The orchestra pit is filled with monitors for the musicians (Photo: Mary-Louise Price Foss)

The orchestra pit is filled with monitors for the musicians (Photo: Mary-Louise Price Foss)

Let’s talk about the orchestra. That’s your domain as well.
There are specific chairs in the orchestra. There are 24 total, including me. It’s each musicians responsibility to find subs if they’re out, which they’re completely allowed to do. I don’t audition the replacements, but I can approve them and give notes. The musicians take great care and pride in choosing who represents them. There’s also something called auditing. Broadway pits are interesting in that they’re spread out, with the string section tucked away in a corner or other sections only able to see me through a video monitor or hear me well by wearing headphones. So the person who is going to be subbing sits next to the player and watches the book. I’m there to answer questions. It’s complicated — some musicians play five or six different instruments, like bassoon, bass clarinet and piccolo. Some people audit for months before they feel comfortable enough to sub. And that’s fine. We want them to feel ready.

What’s your favorite part about this job?
Conducting the show is pretty amazing. Yes, it’s doing the same thing over and over, but I love the show, so it never gets old. “Defying Gravity” and the moment where Elphaba flies away is a huge thrill. I love turning around and seeing the audience. They’re crying or they have their mouths open in awe. It’s very satisfying. It takes people out of their lives for the moment. Part of this job is remembering that you constantly have to inspire excitement. Many people are seeing Wicked for the first time. There are kids growing up with this show and the cast album, but they’ve never actually seen the show, and they’re finally seeing it, and it’s a brand-new thing. We have to tell the story as if it’s the first time we’re telling it.

Seating in the ‘Wicked’ orchestra pit (Photo: Mary-Louise Price Foss)

Seating in the ‘Wicked’ orchestra pit (Photo: Mary-Louise Price Foss)

What do you do if something goes wrong mid-performance?
I always try to stay very calm. If the show has to stop, I get on the phone and talk to the stage manager and ask, “Are we stopping?” You take care of it and start again. You can never look in the rear-view mirror. And a lot of things can happen. There can be actor injuries. Once we were doing the show, and the power went out. That felt like the universe was telling us to stop the show.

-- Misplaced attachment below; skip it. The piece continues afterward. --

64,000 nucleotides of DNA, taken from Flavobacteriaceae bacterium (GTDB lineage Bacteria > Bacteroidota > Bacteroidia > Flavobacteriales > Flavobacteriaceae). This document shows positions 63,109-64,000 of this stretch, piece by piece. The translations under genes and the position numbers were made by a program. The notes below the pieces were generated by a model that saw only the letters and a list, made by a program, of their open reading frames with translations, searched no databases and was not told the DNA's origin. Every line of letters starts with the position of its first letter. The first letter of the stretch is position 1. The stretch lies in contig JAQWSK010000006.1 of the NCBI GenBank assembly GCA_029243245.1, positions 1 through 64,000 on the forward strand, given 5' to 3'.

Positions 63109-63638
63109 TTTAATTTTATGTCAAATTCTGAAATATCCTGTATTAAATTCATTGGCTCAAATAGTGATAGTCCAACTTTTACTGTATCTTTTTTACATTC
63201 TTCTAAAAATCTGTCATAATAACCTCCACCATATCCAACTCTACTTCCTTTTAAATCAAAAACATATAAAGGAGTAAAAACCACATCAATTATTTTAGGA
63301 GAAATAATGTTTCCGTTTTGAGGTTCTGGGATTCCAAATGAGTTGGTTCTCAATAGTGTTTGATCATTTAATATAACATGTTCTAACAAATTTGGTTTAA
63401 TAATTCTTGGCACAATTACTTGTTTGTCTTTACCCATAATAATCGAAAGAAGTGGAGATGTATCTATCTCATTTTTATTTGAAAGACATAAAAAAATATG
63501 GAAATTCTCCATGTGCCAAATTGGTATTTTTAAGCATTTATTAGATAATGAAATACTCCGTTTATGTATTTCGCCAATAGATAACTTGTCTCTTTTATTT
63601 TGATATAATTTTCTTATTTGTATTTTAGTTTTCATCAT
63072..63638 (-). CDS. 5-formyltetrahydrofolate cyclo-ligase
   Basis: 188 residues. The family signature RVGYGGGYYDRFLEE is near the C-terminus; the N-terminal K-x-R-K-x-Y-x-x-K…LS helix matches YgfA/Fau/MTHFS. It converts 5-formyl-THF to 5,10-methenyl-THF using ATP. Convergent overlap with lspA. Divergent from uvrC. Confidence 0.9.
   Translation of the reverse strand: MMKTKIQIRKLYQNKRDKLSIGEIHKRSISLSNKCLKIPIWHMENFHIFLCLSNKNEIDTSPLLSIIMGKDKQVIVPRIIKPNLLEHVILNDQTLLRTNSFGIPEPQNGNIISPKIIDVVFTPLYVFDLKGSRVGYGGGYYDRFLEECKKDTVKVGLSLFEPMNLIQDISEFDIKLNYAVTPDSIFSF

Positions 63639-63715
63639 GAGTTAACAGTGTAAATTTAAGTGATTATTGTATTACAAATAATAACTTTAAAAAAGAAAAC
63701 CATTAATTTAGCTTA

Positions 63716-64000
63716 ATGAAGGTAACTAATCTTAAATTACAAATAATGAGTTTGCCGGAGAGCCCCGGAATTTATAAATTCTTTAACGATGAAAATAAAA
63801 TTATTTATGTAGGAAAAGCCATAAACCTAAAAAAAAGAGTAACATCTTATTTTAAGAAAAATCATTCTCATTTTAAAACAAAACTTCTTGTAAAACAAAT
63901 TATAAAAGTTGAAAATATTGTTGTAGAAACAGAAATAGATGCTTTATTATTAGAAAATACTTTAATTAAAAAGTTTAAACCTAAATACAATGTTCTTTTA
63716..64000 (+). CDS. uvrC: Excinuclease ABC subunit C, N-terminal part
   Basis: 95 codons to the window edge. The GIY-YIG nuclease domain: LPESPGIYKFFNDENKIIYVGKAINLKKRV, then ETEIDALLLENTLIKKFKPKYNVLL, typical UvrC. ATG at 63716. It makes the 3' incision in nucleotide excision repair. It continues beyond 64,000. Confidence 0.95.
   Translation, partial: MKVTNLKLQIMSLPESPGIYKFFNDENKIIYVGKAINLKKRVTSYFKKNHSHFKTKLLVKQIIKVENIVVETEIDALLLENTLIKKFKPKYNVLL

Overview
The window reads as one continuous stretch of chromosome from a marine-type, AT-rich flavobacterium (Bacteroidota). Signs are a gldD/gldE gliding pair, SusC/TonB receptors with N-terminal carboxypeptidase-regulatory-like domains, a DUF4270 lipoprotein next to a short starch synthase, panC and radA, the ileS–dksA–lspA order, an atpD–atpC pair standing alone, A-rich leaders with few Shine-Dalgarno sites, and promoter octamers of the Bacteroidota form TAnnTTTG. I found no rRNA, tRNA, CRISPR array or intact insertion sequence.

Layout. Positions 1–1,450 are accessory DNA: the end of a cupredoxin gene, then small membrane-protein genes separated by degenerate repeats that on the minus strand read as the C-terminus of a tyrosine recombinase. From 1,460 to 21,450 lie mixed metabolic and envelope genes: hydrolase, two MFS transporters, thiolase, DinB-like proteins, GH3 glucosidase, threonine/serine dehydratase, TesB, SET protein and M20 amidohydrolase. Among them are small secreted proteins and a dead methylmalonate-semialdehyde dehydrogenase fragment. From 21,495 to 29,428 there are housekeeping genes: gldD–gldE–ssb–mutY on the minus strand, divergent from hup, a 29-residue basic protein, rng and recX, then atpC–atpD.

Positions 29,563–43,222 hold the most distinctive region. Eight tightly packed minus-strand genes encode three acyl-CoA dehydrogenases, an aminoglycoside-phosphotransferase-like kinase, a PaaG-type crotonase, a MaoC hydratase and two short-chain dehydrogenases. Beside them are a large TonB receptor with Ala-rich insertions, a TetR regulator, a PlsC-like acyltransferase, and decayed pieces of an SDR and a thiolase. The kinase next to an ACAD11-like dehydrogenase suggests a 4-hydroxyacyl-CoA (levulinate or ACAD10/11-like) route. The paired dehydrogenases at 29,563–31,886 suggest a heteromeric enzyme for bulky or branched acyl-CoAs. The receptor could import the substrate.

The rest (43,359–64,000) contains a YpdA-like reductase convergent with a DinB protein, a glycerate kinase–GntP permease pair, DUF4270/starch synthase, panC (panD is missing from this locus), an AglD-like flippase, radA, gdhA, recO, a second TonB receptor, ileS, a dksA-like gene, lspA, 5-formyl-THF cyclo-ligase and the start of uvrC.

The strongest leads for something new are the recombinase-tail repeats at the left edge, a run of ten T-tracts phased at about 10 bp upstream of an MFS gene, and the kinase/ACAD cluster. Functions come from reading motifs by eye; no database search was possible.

What advice would you give to someone who wants to follow in your tracks?
There isn’t one path. Listen to as much music as possible. See as much theater as possible. Put yourself in a position to meet people. People write me and ask if they can sit in the pit and observe, and I usually say yes. Training is a given, but that can happen lots of different ways. Some people have formal degrees, but others have created their own schooling by taking lessons or even dance classes. Whatever path you take, you should. I’m a fan of school, but if that’s not your thing, I honor that as well. In terms of being a conductor, if you’re not nurturing your whole self, it’s hard to nurture other people. So meditate, concentrate on your home life, garden, raise chickens. It’s easy to be consumed by music or your career, and then you’ve suddenly lost perspective. Maintain your whole self. Otherwise, how can you be a reflection of humanity, which is what I think the arts are.

Source: newyork.com

5 Things Alex Lacamoire Has Learned About Being a Music Director on Broadway

By Alex Lacamoire

Alex Lacamoire

Being a successful Broadway Music Director requires some skills that have nothing to do with actually making music. While the basic foundation of strong “chops,” time, feel, and repertoire is essential, the qualities that make an MD great pertain to attitude, planning, and camaraderie. My favorite aspect of working in musical theater is the collaboration. Here are some tips that will help make you a strong team player and a powerful leader.

1. Look at the Big Picture

Even though a show is called a “Musical,” it’s not just about the music. It’s about all the elements working together to put on a show: the actors, the band, the lights, the costumes, etc. If you get too caught up in your own world, you’ll forget that everyone around you is working toward the same goal. Be courteous to those around you and be a respectful representative of your department.

2. Be a Master Scheduler